Sirens were sounding and military police were running though the Army base on Nate Lee’s first day of basic training. He thought it must be part of the process that would transform him from a teenager to a soldier, his lifelong dream. He was wrong. The drama was real.
The crisis was 9/11, the worst terrorist attack in America’s history. Only Nate and his fellow soldiers didn’t know it yet.
“We eventually learned what happened, but we didn’t get to see photos or videos for weeks. It didn’t sink in until then,” he says.
Nate was in the Army until his discharge in 2012. He was well on his way to making a career of it when he was injured in an aircraft hangar in Iraq during the last of his four tours of duty. It was then that he looked into opportunities outside of the military.
He’s always willing to go the extra mile and make sure that the job gets done and gets done correctlyLukas Marty
Hormel Foods was a natural choice for Nate, a native of the company’s home base of Austin, Minn. His father, a fellow veteran, worked for Hormel Foods as well. So, when he left the Army, Nate began a new chapter, quickly earning his stripes in civilian life as a member of the Austin Plant’s production team.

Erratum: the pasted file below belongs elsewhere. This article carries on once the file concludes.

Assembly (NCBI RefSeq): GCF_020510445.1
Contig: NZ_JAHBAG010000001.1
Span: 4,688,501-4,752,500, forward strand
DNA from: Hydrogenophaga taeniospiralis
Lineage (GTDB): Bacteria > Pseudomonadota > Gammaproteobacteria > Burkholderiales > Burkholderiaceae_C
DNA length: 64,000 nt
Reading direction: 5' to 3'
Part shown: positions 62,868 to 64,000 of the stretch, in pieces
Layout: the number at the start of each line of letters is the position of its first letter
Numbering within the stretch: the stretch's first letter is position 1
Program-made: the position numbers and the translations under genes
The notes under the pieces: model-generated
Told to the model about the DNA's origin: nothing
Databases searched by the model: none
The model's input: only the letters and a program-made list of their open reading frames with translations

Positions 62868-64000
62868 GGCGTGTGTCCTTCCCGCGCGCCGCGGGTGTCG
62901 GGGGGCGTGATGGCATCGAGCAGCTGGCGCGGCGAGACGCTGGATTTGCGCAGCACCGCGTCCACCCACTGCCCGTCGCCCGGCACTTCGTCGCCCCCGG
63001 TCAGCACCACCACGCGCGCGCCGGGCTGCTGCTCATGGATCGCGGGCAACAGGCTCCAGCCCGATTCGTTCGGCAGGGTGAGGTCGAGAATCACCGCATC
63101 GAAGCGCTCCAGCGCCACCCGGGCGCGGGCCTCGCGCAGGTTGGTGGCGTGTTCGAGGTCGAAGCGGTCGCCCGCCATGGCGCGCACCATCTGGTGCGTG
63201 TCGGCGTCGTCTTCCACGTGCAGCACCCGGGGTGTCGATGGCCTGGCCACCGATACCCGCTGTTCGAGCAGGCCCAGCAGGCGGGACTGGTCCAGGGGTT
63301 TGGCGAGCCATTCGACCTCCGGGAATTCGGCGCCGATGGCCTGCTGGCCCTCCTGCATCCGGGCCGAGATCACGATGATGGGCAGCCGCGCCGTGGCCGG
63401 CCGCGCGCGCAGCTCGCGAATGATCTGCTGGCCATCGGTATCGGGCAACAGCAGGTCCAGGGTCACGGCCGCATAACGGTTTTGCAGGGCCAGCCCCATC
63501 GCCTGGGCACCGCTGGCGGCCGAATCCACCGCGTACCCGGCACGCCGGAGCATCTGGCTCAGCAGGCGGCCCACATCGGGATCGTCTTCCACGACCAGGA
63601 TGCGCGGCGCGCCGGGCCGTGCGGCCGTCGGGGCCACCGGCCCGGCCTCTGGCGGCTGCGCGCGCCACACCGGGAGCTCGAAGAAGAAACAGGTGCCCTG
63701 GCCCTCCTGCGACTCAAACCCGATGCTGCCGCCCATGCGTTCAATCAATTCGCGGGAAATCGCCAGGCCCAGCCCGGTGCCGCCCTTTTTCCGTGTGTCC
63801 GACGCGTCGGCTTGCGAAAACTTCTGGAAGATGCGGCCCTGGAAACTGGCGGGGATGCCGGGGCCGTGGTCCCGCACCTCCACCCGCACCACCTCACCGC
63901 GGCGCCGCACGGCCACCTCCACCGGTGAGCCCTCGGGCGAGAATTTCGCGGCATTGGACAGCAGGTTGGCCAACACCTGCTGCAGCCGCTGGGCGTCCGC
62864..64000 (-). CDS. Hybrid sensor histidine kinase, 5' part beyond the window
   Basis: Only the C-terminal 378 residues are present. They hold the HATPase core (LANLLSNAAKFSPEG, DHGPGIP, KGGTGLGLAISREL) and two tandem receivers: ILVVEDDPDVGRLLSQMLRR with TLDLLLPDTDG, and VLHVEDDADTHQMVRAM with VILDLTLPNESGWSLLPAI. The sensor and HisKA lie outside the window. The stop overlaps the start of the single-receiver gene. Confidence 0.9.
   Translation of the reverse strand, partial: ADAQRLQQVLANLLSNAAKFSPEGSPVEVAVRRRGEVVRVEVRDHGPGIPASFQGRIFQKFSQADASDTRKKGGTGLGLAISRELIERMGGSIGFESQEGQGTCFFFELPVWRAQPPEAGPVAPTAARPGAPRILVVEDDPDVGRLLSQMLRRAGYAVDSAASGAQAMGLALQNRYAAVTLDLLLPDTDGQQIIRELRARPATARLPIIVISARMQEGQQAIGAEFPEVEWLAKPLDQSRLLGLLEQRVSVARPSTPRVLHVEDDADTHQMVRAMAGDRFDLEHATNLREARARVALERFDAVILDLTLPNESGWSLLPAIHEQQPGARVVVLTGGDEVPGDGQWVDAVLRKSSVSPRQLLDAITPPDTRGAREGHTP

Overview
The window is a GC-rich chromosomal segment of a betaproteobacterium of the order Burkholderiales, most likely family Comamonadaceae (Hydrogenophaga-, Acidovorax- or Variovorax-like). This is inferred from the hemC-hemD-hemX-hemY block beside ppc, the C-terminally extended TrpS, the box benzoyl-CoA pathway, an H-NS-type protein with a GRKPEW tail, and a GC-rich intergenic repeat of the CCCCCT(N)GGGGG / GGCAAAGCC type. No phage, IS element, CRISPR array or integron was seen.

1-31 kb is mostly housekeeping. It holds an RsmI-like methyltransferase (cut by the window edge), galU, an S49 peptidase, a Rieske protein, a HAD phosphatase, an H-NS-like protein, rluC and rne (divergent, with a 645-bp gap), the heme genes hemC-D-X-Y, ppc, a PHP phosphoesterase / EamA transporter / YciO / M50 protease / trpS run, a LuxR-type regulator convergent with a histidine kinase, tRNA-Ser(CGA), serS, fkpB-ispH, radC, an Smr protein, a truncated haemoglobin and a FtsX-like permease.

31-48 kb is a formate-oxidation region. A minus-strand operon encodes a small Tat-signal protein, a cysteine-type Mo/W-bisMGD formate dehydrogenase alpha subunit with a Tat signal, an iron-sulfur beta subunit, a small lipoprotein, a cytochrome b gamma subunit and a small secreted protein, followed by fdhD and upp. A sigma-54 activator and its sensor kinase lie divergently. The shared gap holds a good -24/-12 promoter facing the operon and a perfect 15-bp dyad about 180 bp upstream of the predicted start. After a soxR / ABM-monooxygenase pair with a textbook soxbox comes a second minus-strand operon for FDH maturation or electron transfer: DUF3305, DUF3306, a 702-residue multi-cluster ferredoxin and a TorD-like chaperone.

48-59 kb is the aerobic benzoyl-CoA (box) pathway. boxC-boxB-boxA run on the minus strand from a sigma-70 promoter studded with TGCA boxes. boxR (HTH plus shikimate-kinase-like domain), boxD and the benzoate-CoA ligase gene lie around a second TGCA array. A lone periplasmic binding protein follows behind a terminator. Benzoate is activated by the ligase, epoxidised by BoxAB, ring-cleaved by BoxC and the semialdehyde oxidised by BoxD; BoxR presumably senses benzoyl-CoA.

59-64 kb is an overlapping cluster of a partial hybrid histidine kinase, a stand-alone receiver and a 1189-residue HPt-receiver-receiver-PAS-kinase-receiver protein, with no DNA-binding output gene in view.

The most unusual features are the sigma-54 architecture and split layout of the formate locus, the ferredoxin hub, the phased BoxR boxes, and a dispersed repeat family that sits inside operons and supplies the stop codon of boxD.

“He’s always willing to go the extra mile and make sure that the job gets done and gets done correctly,” says Lukas Marty, the supervisor who nominated Nate for the Pride of the Jersey award. “He is the one person I can go to with an extra task and he’ll get it done for me every time.”
Nate’s can-do attitude extends to his personal life, too. In addition to volunteering at the local VFW post, he enjoys biking, fishing and kayaking. He’s also working on a business degree that he hopes to finish soon at the University of Minnesota. With the time that’s left, Nate repairs computers, flexing his technological muscle. Case in point: He developed a functional website when he was 12. It received 2,000 to 3,000 hits a day.
Nate credits the military with giving him a strong work ethic and a penchant for efficiency, and Hormel Foods for helping him make a smooth transition from the Army. Though it wasn’t difficult for him, he understands why it could have been. Helping other veterans feel at home and relevant as civilians is one of the chief reasons Nate is active with the VFW and serves on the Austin Plant’s HMVET (Hormel Military Veteran Engagement Team) employee resource group. He’s been involved in the latter since it was instituted last year.
“It’s making a difference,” he says.
Or better put, perhaps he is.
Lukas agrees. “Nate is most definitely the kind of person who drives the culture here in the plant.”